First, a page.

Post by te tat do » December 29th, 2021, 11:34 pm

thanks for the advice. Do pepper trees really have a lifespan as mentioned? I had no idea

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Re: Is this California Pepper Doomed?

Post by MorpheusPA » December 30th, 2021, 1:42 pm

Unfortunately, yes, they're amongst the short-lived trees. It does vary, with lifespans from 30 to 150 years (I can't tell if that's an actual California Pepper [longer-lived] or the Brazilian Pepper as I'm not a practiced eye and don't have closeups of the leaves). If one next to it already died, it's not unlikely that this one is now suffering from the same problems.

Your local extension office should certainly be able to assist you directly in diagnosing and treating the tree, and they'll also be free or really, really cheap. Given the woodpecker, I do suspect an insect issue, and they're certainly subject to disease problems as well...

If it's any consolation, the eucalyptus it's next to should live another two hundred years...

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Re: Is this California Pepper Doomed?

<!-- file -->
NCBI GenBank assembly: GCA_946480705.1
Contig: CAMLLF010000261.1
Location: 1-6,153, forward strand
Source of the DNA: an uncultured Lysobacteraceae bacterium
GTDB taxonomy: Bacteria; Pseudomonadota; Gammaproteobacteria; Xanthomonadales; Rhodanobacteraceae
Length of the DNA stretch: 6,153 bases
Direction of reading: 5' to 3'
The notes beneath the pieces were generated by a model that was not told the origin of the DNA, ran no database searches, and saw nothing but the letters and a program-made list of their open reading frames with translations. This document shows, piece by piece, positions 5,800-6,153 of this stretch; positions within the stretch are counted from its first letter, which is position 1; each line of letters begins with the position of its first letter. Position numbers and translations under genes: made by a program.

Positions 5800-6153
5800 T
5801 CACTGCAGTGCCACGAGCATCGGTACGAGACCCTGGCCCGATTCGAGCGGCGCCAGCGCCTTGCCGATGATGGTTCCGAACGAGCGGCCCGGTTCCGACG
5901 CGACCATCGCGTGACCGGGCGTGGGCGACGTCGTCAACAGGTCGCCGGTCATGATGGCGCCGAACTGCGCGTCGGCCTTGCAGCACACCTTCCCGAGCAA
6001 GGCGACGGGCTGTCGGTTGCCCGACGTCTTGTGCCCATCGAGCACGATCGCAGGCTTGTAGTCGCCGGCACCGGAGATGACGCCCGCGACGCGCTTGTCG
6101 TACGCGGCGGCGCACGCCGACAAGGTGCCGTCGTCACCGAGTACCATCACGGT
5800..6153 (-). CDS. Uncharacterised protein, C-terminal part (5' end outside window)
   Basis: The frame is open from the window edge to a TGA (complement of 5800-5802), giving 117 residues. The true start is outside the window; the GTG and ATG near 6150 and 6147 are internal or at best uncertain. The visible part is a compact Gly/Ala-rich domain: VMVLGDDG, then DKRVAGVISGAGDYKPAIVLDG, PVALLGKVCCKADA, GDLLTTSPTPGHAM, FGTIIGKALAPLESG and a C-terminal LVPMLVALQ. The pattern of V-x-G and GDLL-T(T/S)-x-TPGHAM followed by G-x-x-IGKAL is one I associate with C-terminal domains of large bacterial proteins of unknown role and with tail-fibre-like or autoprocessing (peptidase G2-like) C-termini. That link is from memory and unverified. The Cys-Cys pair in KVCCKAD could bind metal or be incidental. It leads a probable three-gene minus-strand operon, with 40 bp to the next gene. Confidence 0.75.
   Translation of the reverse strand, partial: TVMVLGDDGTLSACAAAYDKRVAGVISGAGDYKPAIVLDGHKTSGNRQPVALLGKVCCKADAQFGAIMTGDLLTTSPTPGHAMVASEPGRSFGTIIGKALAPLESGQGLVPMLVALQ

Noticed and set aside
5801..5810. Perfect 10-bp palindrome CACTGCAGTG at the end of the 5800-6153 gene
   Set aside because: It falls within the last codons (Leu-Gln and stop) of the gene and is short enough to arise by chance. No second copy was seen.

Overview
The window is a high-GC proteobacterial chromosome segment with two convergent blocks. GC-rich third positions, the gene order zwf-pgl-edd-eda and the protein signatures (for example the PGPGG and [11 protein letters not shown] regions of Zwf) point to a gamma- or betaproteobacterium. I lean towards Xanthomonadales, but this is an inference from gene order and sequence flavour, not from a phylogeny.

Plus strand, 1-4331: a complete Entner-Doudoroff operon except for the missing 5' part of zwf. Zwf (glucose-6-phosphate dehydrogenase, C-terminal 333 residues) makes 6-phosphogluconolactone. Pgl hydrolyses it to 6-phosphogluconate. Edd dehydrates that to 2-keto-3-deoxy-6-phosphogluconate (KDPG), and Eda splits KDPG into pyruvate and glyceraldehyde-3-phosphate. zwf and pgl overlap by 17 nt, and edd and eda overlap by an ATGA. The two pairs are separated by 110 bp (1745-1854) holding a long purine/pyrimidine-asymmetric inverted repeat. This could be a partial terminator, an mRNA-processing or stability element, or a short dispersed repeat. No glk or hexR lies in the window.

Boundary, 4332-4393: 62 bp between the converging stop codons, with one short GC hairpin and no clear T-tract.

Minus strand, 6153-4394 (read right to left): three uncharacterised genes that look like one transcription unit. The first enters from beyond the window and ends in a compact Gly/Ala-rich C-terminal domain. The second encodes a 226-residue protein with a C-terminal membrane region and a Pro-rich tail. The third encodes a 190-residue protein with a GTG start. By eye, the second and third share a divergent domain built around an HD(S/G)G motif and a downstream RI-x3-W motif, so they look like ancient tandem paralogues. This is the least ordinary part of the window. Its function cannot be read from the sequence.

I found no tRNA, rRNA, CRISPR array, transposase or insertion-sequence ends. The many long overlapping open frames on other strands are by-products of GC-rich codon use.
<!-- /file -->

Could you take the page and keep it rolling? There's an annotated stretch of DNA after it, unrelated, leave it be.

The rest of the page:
Post by te tat do » December 30th, 2021, 2:46 pm

MorpheusPA wrote:
December 30th, 2021, 1:42 pm
Unfortunately, yes, they're amongst the short-lived trees. It does vary, with lifespans from 30 to 150 years (I can't tell if that's an actual California Pepper [longer-lived] or the Brazilian Pepper as I'm not a practiced eye and don't have closeups of the leaves). If one next to it already died, it's not unlikely that this one is now suffering from the same problems.

Your local extension office should certainly be able to assist you directly in diagnosing and treating the tree, and they'll also be free or really, really cheap. Given the woodpecker, I do suspect an insect issue, and they're certainly subject to disease problems as well...